Growing up in rural Pennsylvania, I knew most of my peers would head to one of three paths after high school: college, trade school, or work. After I crossed the graduation stage, however, I embarked on a different path: a gap year.
Gap years, or sabbaticals between high school and university, are more common in countries like the UK and throughout Europe, but they are becoming increasingly popular in the US.
Now, honestly, I had never intended to take a gap year, and I didn’t know it was an option until late in my high school career. I had applied to universities across the Rust Belt the fall of my senior year, thinking that one of these city schools would be the right fit for me. However, when February came around, and everyone was talking about what majors they were picking or where they are looking to attend in the fall, I realized that something was not right. I had applied to schools and picked majors because I thought it was the “next right step” given the information on the brochure; however, I hadn’t thoroughly considered what this four-year investment of time and money would be bringing my future and me.
With a couple of acceptances and a few waitlist letters, I had this realization at my kitchen table. My dad sat down with me and explained another option, a gap year.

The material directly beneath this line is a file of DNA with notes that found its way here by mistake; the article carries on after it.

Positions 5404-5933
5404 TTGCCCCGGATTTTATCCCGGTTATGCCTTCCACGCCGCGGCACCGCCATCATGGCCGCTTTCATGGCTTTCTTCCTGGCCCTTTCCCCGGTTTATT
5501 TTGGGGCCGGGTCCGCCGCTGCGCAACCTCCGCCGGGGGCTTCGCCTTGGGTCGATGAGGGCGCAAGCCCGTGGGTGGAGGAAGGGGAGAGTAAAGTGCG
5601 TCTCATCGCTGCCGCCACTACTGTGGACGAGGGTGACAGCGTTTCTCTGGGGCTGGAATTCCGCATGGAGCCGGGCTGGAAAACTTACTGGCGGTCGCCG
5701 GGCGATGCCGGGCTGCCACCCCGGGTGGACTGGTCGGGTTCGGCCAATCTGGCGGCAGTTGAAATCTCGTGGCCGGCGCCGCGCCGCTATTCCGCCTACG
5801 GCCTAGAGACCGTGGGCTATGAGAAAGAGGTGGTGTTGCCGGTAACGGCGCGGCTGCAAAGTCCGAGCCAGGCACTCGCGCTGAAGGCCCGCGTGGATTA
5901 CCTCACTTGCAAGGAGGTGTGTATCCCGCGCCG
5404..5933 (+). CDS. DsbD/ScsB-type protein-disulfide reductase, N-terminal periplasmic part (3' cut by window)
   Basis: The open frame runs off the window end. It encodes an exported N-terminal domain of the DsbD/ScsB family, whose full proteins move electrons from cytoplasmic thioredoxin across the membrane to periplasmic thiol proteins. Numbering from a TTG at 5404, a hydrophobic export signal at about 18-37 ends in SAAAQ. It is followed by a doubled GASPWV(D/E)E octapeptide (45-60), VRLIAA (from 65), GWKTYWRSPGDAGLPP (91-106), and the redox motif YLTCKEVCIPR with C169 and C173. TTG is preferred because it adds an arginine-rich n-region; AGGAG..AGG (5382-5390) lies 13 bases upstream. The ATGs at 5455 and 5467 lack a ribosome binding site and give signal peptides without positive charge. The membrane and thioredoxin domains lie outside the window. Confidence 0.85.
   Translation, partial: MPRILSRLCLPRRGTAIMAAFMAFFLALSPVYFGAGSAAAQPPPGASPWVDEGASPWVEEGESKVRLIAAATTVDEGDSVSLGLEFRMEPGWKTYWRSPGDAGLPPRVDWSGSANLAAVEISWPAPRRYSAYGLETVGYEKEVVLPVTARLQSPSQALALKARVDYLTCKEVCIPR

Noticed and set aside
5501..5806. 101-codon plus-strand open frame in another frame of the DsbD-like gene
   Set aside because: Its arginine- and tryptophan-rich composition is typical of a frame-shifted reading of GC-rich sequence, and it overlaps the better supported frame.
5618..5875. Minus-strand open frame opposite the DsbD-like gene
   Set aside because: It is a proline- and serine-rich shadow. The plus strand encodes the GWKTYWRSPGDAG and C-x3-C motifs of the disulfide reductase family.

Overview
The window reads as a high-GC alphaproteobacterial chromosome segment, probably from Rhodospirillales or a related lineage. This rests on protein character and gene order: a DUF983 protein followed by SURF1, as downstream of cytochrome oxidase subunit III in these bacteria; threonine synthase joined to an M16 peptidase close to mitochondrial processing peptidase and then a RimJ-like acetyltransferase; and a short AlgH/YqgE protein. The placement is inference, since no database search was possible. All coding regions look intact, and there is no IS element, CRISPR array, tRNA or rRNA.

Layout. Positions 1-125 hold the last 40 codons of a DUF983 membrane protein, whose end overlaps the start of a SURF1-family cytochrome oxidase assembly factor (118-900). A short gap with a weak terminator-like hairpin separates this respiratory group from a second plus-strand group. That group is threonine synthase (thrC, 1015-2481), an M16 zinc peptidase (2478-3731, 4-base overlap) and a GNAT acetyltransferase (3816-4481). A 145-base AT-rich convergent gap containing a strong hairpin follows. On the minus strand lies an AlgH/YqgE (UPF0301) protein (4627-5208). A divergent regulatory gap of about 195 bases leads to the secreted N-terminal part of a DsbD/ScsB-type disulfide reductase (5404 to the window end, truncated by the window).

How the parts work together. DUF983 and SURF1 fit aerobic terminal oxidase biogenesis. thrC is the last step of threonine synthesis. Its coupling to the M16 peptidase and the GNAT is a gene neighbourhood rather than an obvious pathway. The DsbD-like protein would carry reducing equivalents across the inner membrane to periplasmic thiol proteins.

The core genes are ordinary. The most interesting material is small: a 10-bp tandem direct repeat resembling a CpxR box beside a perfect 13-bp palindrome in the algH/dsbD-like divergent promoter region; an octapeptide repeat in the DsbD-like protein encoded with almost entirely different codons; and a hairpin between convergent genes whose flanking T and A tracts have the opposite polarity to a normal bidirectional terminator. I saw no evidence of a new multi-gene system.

He took me up to the closest gap year fair, which was a six-hour drive to New York City, and for a weekend, I looked at all the stalls and booths advertising a variety of opportunities available for post-high school students. Whether you wanted to learn to sail or help an elephant sanctuary, there was something for everyone.
Afterwards, my parents and I sat down together to create the plan for the next year: it would be a combination of study, work, and fun.
Part 1: Study
The first part of my year was spent studying abroad. At that gap year fair, I found a program that allowed me to take three courses that I was interested in to investigate if this was something you would want to pursue in college. Packing up my 18-year-old life into two suitcases, I embarked on my biggest adventure yet: England.
In the city center of Oxford, I attended Oxford Tutorial College, a preparatory school (now known as Oxford Sixth Form) and studied Shakespeare, a choice my family suggested; art history, something I have always been interested in; and physics, a subject my teachers suggested.
Studying without the constraints of a high school grade is truly a unique experience, and I was able to recognize what a gift it was. I could dive in and out of books for the joy of learning, not for what would be on the exam.
From learning about Galileo to dissecting stained glass windows in the City of Spires, I learned so much more than just academic knowledge. I truly got to know myself and my own dreams during this time.
First, it was my only experience truly living away from home. From groceries to understanding foreign public transportation, I realized what “living on your own” really meant. Though there were some illnesses through which I wish I had my parents , I developed a newfound independence.